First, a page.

Berlin — Nyima Lhamo, niece of respected Buddhist monk, Tenzin Delek Rinpoche who died in prison in July 2015, met German Human Rights Commissioner Dr Bärbel Kofler and the Tibet Group in German parliament and urged them to to arrange for an independent fact-finding delegation to visit Tibet and assess the situation in Tibet, especially Chinese prisons in Tibet.
"Nyima Lhamo met with German Human Rights Commissioner Dr Bärbel Kofler (SPD) and the Tibet Group in German parliament, led by MP Michael Brand (CDU/CSU) and joined by MPs of the Social Democrats and the Green Party, on February 14, 2017," the Tibet Initiative Deutschland, a Germany-based nongovernmental advocacy group said in a statement issued on Wednesday.
In a moving conversation with the MPs and later the Commissioner, Nyima Lhamo spoke of her own time in detention after she and her mother pressed her uncle's body to be returned to them for funeral ceremonies, and for an investigation into the suspicious circumstances of his death.
Lhamo, who managed to escape into exile last year and now lives in India, said that her uncle Tenzin Delek Rinpoche's 'only crimes' were: "His faith in His Holiness the Dalai Lama, his leadership in the community and his work as a social and environmental advocate."
Lhamo urged her interlocutors to press the Chinese authorities to reveal the circumstances that led to the death of her uncle in prison and to arrange for an independent fact-finding delegation to visit Tibet and assess the situation in Tibet, especially Chinese prisons in Tibet.
She also stressed that it is the Tibetans aspiration to see the Dalai Lama's return to Tibet. She expressed her hope that the German institutions will support Tibetans in this aspiration.
The meetings in Berlin were jointly organized by Tibet Initiative Deutschland and International Campaign for Tibet.
Rinpoche was a highly respected Tibetan spiritual figure and one of the most prominent Tibetan political prisoners. He died on Sunday July 12, 2015 in a Chinese prison after undergoing 13 years of detention, torture and brutality. He had been denied medical parole despite serious health problems.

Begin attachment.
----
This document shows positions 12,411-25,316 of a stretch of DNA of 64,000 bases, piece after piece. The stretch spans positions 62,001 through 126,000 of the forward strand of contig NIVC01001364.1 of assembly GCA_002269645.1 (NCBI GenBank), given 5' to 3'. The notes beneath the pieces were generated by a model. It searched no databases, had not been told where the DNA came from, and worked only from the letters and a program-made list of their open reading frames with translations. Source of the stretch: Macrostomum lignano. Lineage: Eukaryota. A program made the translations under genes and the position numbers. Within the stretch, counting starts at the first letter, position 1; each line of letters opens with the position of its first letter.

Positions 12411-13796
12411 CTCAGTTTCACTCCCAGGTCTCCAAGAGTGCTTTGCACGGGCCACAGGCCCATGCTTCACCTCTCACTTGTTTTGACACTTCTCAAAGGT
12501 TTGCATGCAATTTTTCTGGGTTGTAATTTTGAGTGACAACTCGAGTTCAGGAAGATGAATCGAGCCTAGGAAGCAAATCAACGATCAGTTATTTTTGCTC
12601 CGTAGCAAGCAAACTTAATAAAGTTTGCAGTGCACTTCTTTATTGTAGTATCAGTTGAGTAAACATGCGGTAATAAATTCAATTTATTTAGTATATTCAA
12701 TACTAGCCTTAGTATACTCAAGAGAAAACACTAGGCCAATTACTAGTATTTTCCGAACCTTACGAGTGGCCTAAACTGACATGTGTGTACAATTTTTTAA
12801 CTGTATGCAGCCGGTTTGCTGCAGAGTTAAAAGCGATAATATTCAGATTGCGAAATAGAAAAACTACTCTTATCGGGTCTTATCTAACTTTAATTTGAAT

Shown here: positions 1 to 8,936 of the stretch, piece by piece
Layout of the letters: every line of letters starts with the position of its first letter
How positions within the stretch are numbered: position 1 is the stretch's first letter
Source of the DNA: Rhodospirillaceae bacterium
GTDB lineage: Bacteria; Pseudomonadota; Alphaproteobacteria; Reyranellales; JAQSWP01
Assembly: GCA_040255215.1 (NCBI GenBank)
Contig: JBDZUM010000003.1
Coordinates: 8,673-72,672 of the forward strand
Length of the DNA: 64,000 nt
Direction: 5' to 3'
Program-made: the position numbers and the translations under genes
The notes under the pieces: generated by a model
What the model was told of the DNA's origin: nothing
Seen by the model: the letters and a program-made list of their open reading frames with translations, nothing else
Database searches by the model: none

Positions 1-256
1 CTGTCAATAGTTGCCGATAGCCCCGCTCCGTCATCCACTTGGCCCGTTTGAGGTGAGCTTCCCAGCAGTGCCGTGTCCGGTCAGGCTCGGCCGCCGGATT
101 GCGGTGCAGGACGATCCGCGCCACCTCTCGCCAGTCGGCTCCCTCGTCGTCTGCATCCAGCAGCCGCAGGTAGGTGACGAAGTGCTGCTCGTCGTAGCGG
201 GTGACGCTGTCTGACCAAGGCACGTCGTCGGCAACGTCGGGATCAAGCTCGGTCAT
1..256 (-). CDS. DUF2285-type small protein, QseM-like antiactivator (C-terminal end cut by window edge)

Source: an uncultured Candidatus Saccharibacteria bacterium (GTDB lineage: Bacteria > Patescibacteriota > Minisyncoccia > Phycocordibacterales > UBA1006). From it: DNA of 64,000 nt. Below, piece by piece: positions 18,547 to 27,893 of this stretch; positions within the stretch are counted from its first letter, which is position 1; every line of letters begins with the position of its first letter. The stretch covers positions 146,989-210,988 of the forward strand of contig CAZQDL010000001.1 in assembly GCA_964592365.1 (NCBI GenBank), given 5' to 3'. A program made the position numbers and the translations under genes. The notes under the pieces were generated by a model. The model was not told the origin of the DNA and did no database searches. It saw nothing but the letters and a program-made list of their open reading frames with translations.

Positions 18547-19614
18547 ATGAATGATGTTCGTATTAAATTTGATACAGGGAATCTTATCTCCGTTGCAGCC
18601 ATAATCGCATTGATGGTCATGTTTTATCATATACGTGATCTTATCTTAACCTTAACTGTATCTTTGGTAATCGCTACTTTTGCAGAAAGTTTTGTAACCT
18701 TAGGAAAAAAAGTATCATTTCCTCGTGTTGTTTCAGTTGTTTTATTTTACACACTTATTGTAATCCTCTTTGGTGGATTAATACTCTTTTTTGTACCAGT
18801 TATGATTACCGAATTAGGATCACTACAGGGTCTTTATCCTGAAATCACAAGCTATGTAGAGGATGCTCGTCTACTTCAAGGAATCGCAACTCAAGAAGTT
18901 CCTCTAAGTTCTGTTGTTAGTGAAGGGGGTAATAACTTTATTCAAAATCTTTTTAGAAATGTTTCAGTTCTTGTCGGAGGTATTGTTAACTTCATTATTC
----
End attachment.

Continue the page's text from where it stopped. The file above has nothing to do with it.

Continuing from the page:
The Rinpoche was known for his activism for the wellbeing of Tibetans and work with schools and orphanages. "Since I am a Tibetan, I have always been sincere and devoted to the interests and well-being of Tibetan people. That is the real reason why the Chinese do not like me and framed me. That is why they are going to take my precious life even though I am innocent."
After Rinpoche's family failed to secure a review of the case, a series of protests took place in his home town of Ngakchukha County in December 2009. Shops closed in support as 40,000 Tibetans signed a petition to free Tenzin - others used red thumb prints.
China has claimed that his death was either natural, or he committed suicide. However many people in the Tibetan exile community believe he was murdered for political reasons, ie his loyalty towards HH the Dalai Lama and his campaigning for the protection of the environment and education for Tibetans in Tibet.
Tibet was invaded by Communist China in 1949. Since that time, over 1.2 million out of 6 million Tibetans have been killed, over 6000 monasteries have been destroyed and acts of murder, rape, arbitrary imprisonment, torture and cruel, inhuman and degrading treatment were inflicted on the Tibetans inside Tibet. Beijing continues to call this a "peaceful liberation".